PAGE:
“How does one pray in French?” one of my BYU students, visiting in my office, asked. The question took me by surprise. She was a junior taking my Introduction to French linguistics. I gave a somewhat confused answer and referred her to the French section of lds.org, where conference talks about prayer can easily be found. The description of the purpose and content of praying, embedded in French terms, would certainly offer ideas and content.
Later I realized that, contrary to most students in my class, she had never been on a French-speaking mission or she would have known how to pray in French. Her question was only meant to translate in French a few key words, like Father in heaven and In the name of Jesus Christ. For it was obvious that as a Mormon this student was familiar with the structure of our four-step-prayer: address yourself to Heavenly Father, thank him for what you are grateful for, ask him what you need, and end in the name of Jesus Christ. And that structure is identical for all languages.
But there are a number of pragmatic aspects to praying in another language (pragmatic in its linguistic sense). For example, how does the old and deferential Thee, Thou, Thy transfer into other languages? In French, one would expect the polite vous and votre to prevail, but tradition uses Tu, Te, Toi, Ton. However, few people know that this is actually an old deferential form, with capital, with the same value as the English Thee, Thou, Thy. It’s interesting to note that modern French Scriptures dropped the capital, thus lowering the form to the colloquial register of tu, te, toi, ton, which was never meant to be. Of course, in oral form, the difference between capital or not is not heard. In English thee, thou, thy keep their deferential value, even with a minuscule.
Thanking and asking are two functions or “speech acts” that can be realized in dozens of lexical structures. The basic structures we thank for and we ask for can no doubt be translated with exactly the same connotation in nearby languages, like most European languages. But what kind of semantic challenges do distant languages pose? To express gratitude or to pose a question may draw from an array of possibilities with differing values in terms of interpersonal relations. For example, in certain cultures an ill-mannered asking must be avoided by using values such as suggesting, proposing, implying or intimating, simply because asking borders a harsh requesting or demanding. Could such intercultural variations make a fundamental change in our ways of approaching God?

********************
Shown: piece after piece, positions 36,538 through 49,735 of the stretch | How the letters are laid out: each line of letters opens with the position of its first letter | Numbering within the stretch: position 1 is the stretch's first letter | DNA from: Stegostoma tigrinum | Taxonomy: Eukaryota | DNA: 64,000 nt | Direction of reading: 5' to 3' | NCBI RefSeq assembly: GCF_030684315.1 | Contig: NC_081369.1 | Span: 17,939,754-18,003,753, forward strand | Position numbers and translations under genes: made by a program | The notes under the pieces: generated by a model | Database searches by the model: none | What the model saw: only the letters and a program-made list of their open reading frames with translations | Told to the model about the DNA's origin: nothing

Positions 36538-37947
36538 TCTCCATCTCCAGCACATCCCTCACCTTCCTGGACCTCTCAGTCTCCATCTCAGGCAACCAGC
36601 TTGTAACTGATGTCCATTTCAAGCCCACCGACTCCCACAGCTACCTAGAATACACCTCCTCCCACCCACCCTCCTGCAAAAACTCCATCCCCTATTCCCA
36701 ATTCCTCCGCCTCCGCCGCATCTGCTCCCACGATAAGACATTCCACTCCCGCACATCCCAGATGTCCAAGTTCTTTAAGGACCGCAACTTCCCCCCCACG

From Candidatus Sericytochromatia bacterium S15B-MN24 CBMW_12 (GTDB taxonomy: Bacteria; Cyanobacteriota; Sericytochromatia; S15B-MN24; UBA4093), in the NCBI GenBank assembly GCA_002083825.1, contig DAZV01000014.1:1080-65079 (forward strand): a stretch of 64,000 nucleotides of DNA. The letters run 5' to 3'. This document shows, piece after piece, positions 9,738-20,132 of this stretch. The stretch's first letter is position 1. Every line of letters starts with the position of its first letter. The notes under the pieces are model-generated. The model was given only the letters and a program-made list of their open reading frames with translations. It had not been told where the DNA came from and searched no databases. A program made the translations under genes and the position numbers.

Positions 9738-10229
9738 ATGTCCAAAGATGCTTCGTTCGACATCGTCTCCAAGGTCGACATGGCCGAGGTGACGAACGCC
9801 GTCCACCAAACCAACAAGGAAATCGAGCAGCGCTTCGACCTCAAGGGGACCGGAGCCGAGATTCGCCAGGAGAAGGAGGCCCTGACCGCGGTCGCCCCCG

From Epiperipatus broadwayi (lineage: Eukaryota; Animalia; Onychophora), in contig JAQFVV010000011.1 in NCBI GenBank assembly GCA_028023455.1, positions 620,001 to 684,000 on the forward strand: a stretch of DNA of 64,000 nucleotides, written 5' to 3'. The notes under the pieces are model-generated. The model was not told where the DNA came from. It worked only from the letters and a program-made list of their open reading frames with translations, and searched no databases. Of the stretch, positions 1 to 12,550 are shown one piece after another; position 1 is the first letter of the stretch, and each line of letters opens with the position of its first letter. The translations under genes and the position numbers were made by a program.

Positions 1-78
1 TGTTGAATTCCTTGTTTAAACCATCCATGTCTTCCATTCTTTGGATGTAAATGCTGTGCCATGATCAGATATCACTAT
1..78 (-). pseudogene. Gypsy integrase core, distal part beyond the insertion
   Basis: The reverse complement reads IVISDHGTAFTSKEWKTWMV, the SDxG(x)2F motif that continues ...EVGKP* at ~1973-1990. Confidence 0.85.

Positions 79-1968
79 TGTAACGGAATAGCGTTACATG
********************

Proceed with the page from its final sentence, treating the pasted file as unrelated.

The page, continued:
Another aspect is the influence our Anglo missionaries have on religious language in remote Mormonia. When investigators and converts hear faulty structures used in prayer by missionaries, there is a chance for contamination. I’ve heard more than once Dutch natives get to the conclusion of their prayer with deze dingen bidden wij voor, the literal transposition of these things we pray for, picked up from the missionaries, but impossible in correct Dutch. Even so, such typical Mormon idioms acquire the charm of an own liturgy.
Finally, can the end formula In the name of be translated with the same value in other languages? What is, after all, the precise semantic and theological value of In the name of? A needed intercession? A powerful order invoking the authority of Christ to get God to respond? A simple recognition of the place of Christ in our relation with God? In other languages those nuances may be significant according to how In the name of is translated – or can be translated at all.
We know, of course, that the language of the Spirit supersedes the limitations of natural languages. Still, when we pray, words are only words. And when one has to pray in a foreign language in public, one often gives more attention to processing the language than to the actual content. Therefore, when I am asked to say a prayer in a meeting in my Provo ward or at BYU, I say it in Dutch, my mother tongue (with the distinct impression that people, surprised, listen more intently, trying to figure out what I’m saying…).
We have among our readers many returned missionaries who have learned to pray in another language, and who taught how to pray across cultures. What are your experiences?